Friendships with peers who are low or high in aggression as moderators of the link between peer victimization and declines in academic functioning.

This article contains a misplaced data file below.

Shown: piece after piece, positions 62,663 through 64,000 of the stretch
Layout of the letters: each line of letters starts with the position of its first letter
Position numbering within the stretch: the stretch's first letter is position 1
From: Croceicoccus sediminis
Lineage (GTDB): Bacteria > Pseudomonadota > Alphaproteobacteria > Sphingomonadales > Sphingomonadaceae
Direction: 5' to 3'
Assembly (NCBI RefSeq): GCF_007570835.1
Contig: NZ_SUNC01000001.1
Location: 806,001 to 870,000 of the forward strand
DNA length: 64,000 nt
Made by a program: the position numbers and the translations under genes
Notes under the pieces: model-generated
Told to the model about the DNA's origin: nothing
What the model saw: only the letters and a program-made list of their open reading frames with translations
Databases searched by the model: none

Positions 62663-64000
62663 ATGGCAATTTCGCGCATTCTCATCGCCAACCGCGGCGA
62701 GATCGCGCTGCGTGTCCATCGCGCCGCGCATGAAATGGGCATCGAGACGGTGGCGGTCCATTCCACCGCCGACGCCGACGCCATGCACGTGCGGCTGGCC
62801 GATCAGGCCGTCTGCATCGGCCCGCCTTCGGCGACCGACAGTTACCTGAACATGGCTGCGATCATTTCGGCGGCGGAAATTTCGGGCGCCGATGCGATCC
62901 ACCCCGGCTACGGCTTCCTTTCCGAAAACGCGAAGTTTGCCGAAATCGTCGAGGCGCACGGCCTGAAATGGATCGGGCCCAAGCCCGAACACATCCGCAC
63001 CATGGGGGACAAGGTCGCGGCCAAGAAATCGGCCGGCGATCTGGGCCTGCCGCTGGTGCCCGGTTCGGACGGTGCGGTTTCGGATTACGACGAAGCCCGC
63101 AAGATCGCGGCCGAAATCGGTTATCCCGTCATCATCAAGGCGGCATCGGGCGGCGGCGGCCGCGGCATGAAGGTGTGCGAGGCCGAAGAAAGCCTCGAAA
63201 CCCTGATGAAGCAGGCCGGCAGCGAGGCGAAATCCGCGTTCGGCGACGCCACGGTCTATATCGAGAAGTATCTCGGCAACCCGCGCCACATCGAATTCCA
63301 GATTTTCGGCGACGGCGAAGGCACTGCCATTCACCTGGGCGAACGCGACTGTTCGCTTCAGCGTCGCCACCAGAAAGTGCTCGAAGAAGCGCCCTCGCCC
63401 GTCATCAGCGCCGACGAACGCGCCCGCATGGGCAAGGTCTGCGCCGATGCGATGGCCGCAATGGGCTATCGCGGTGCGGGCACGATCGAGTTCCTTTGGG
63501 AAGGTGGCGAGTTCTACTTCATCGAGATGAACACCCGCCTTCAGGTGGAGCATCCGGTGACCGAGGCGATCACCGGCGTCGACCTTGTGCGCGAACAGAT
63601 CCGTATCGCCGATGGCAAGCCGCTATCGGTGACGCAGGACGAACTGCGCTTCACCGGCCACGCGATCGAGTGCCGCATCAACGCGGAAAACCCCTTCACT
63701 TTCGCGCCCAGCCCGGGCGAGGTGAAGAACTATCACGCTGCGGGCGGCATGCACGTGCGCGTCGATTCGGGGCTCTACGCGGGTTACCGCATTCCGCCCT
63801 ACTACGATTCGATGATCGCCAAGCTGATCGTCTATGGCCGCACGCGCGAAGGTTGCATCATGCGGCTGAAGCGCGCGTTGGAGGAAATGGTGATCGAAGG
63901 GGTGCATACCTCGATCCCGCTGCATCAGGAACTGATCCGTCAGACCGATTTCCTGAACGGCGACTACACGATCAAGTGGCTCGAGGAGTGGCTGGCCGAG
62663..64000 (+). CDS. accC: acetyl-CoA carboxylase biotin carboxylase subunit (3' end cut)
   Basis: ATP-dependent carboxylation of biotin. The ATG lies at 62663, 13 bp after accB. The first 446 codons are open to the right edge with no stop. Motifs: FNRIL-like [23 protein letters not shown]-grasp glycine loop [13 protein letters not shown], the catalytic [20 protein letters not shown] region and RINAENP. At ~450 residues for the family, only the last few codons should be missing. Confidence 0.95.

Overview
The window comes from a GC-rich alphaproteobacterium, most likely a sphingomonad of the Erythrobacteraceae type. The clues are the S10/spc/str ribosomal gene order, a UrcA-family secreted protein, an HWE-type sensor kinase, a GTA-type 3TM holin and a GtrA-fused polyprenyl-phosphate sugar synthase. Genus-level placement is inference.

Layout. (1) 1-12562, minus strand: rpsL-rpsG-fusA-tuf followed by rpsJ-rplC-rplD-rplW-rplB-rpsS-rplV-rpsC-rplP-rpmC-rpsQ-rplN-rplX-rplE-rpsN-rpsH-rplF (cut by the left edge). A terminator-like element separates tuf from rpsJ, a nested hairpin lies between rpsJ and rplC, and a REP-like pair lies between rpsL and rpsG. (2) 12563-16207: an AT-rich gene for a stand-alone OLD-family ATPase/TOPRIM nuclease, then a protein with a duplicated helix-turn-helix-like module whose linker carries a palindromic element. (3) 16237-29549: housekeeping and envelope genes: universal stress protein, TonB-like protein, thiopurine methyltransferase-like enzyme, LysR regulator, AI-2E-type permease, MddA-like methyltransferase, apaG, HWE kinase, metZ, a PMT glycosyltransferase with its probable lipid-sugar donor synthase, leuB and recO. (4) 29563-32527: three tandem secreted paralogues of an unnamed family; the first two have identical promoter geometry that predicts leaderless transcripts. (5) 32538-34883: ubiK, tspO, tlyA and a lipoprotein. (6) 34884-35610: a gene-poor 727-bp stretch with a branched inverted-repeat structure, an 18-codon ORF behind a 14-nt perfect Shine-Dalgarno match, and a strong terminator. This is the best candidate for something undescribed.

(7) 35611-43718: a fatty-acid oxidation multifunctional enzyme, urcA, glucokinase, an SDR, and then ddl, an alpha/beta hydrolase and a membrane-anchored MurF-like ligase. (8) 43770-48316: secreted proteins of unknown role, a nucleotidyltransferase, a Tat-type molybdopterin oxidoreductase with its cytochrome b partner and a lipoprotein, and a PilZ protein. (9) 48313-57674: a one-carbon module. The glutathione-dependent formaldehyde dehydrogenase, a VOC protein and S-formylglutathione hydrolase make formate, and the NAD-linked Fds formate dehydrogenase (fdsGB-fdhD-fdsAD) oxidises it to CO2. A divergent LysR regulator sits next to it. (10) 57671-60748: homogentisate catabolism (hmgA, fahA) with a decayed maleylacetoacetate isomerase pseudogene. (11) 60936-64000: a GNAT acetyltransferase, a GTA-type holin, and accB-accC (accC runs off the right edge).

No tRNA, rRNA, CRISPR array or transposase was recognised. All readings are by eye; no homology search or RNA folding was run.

This study evaluated the hypothesis that the behavior problems that place children at risk for victimization by peers are associated with victimization primarily when children are also at social risk for victimization. Social risk was defined as lacking supportive friends or as being rejected by the peer group. Participants were 229 boys and girls in the 3rd through 7th grades (M age = 11 years 2 months). As predicted, behavior problems (internalizing problems, externalizing problems, and physical weakness) were more strongly related to victimization when children had few friends, had friends who were incapable of fulfilling a protective function (e.g., were physically weak), or were rejected by peers than when children had more friends, had friends capable of defending them, or were better liked by peers. Results illustrate the principle that individual risk variables depend on social context for expression.